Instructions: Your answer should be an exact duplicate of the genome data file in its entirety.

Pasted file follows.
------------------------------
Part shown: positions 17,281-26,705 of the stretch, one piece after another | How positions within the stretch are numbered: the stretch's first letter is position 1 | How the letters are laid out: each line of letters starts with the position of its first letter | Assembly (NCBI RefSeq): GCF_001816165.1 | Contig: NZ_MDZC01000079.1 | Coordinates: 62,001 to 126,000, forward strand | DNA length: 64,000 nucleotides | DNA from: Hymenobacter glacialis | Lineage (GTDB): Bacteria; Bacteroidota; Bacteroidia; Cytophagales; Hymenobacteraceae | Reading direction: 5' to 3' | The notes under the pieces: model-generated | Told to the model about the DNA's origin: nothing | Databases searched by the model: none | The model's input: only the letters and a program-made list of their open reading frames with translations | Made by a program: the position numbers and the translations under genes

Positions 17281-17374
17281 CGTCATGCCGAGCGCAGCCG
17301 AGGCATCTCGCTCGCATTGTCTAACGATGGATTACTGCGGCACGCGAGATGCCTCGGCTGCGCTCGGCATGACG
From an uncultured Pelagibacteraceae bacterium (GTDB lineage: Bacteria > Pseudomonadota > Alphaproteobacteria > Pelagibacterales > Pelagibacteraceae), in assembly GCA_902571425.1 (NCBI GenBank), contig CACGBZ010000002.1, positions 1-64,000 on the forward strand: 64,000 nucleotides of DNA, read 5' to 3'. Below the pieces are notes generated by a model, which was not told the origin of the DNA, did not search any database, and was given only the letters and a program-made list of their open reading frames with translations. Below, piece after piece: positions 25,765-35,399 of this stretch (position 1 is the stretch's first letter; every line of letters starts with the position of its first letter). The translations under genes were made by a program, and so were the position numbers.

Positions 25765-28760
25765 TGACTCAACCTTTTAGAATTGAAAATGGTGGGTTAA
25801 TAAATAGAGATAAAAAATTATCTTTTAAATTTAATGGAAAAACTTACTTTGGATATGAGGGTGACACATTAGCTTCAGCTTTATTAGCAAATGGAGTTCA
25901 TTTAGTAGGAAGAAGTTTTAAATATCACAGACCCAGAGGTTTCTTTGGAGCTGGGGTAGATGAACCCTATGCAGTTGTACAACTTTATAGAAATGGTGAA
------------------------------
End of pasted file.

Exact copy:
Part shown: positions 17,281-26,705 of the stretch, one piece after another | How positions within the stretch are numbered: the stretch's first letter is position 1 | How the letters are laid out: each line of letters starts with the position of its first letter | Assembly (NCBI RefSeq): GCF_001816165.1 | Contig: NZ_MDZC01000079.1 | Coordinates: 62,001 to 126,000, forward strand | DNA length: 64,000 nucleotides | DNA from: Hymenobacter glacialis | Lineage (GTDB): Bacteria; Bacteroidota; Bacteroidia; Cytophagales; Hymenobacteraceae | Reading direction: 5' to 3' | The notes under the pieces: model-generated | Told to the model about the DNA's origin: nothing | Databases searched by the model: none | The model's input: only the letters and a program-made list of their open reading frames with translations | Made by a program: the position numbers and the translations under genes

Positions 17281-17374
17281 CGTCATGCCGAGCGCAGCCG
17301 AGGCATCTCGCTCGCATTGTCTAACGATGGATTACTGCGGCACGCGAGATGCCTCGGCTGCGCTCGGCATGACG
From an uncultured Pelagibacteraceae bacterium (GTDB lineage: Bacteria > Pseudomonadota > Alphaproteobacteria > Pelagibacterales > Pelagibacteraceae), in assembly GCA_902571425.1 (NCBI GenBank), contig CACGBZ010000002.1, positions 1-64,000 on the forward strand: 64,000 nucleotides of DNA, read 5' to 3'. Below the pieces are notes generated by a model, which was not told the origin of the DNA, did not search any database, and was given only the letters and a program-made list of their open reading frames with translations. Below, piece after piece: positions 25,765-35,399 of this stretch (position 1 is the stretch's first letter; every line of letters starts with the position of its first letter). The translations under genes were made by a program, and so were the position numbers.

Positions 25765-28760
25765 TGACTCAACCTTTTAGAATTGAAAATGGTGGGTTAA
25801 TAAATAGAGATAAAAAATTATCTTTTAAATTTAATGGAAAAACTTACTTTGGATATGAGGGTGACACATTAGCTTCAGCTTTATTAGCAAATGGAGTTCA
25901 TTTAGTAGGAAGAAGTTTTAAATATCACAGACCCAGAGGTTTCTTTGGAGCTGGGGTAGATGAACCCTATGCAGTTGTACAACTTTATAGAAATGGTGAA